Okay. I came to terms with grammar, punctuation, style mechanics, and language bête noires that set my goat a burning. If it works, it works. The opposite being if it disrupts reading it doesn't work. The trend is toward invisible punctuation, words, prose, and narrative so that the page disappears and readers are transported into a narrative setting in closest possible narrative distance. Though even that has detractors who believe too close doesn't allow for conscious, conscientious, critical thinking.

A journey of ten thousand leagues begun with a first step has taken me far. Into the language singularity and out, back again and again, emerging with a full realization it all plays in one way or another. Figuring out which when why no longer holds me back.
Spread the love of written word.

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Re: Grammar, Language, and Communication: Ask & Answer

Post by dios4vida » October 1st, 2010, 4:50 pm

Margo wrote:
AMSchilling wrote:2. I hate semi-colons. It's a sickness, I know. My novel has exactly two semi-colons in it, and that's only because I had no choice.
Would be great if it were contagious. I find writing laden with semi-colons (and other creative punctuation) to be extremely distracting when I'm trying to just enjoy the story. I see colons, semi-colons, and ellipses much as I see said-bookisms. The comma (provided it's not splicing) and period, like 'said', are pleasantly invisible. They don't try to upstage the stars of the show.

Death to the semi-colon!
My first drafts are chock full of semi-colons. I naturally write and speak in complex sentences that (at first) make sense with a semi-colon. One of my betas absolutely abhors semi-colons and crosses out every single one in my second draft. It bothers me because that's the way I write, but at the same time when I edit the sentences they usually sound better as two (and I'm getting used to it). I'd love to just write it that way in the first place, but for some reason I just can't. I simply don't notice the semi-colons; they seem like a perfectly natural pause in my sentence structure. :-P

My grammar bane is toward/towards. Did he go toward the mountain, or towards the mountain? Is towards even a proper word?
Brenda :)

Inspiration isn't about the muse. Inspiration is working until something clicks. ~Brandon Sanderson

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Re: Grammar, Language, and Communication: Ask & Answer

Post by polymath » October 1st, 2010, 6:17 pm

I'm not going to touch the vagaries of toward/towards. Dictionaries of English usage amply cover their ins and outs. Actually, some of the more humorous ins and outs of language discussed there.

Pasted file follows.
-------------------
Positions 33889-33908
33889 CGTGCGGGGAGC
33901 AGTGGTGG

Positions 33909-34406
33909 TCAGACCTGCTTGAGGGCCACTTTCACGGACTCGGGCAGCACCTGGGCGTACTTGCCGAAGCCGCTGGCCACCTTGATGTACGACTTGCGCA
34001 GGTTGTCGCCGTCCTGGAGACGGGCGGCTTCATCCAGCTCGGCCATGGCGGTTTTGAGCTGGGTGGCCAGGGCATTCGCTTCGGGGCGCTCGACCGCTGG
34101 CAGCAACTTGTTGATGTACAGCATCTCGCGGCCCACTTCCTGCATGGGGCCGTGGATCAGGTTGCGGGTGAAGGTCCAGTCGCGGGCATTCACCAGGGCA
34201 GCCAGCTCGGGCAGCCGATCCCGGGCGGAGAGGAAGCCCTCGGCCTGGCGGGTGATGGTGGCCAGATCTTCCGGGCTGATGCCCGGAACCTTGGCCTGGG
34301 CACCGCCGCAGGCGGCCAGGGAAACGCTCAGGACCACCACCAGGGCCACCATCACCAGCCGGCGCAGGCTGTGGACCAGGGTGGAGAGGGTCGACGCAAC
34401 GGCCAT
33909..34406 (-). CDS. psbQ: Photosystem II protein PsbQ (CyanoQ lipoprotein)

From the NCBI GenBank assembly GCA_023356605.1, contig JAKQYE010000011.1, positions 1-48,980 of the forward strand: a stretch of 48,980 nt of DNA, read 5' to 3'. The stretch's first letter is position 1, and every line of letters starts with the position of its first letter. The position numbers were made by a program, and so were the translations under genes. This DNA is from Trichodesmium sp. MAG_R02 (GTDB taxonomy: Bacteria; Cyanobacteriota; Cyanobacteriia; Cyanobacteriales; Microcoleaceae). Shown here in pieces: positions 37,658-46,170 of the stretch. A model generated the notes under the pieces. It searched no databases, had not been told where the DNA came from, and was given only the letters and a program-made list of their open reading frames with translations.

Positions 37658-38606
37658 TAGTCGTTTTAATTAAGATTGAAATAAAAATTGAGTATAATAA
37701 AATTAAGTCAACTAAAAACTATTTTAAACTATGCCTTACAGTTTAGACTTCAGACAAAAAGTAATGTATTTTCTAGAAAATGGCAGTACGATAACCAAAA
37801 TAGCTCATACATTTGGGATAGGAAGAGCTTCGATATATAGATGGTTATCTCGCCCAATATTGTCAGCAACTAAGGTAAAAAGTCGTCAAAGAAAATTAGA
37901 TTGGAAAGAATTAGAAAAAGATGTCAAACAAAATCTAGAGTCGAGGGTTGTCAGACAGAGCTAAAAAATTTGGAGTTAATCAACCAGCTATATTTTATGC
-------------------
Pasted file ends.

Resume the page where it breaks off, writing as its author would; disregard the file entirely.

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Re: Grammar, Language, and Communication: Ask & Answer

Post by Margo » October 1st, 2010, 6:57 pm

dios4vida wrote:My first drafts are chock full of semi-colons.
Mine were too until I started doing more reading for other people and noticed how distracting they were and how much harder they usually made it to follow the prose.
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Re: Grammar, Language, and Communication: Ask & Answer

Post by Margo » October 1st, 2010, 7:00 pm

polymath wrote:Reading prose ease favors the sole stops, period, question mark, and comma. The serial comma survives because of stream of consciousness polysyndeton and serial listing it supports.
You took the words out of my mouth. Then dressed them up a little nicer. Okay, a lot nicer. :) Or some junk.
Urban fantasy, epic fantasy, and hot Norse elves. http://margolerwill.blogspot.com/

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Re: Grammar, Language, and Communication: Ask & Answer

Post by AMSchilling » October 1st, 2010, 7:10 pm

Margo, I spit out chunks of Oreo when I opened that link. I might just have to print it out and hang it in my writing space. :-)
-Amy

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Re: Grammar, Language, and Communication: Ask & Answer

Post by Margo » October 1st, 2010, 8:07 pm

AMSchilling wrote:Margo, I spit out chunks of Oreo when I opened that link. I might just have to print it out and hang it in my writing space. :-)
Score!

Crap. That reminds me I left my print-outs on my desk at work (face-down, thank goodness, since I printed out all of them). :)
Urban fantasy, epic fantasy, and hot Norse elves. http://margolerwill.blogspot.com/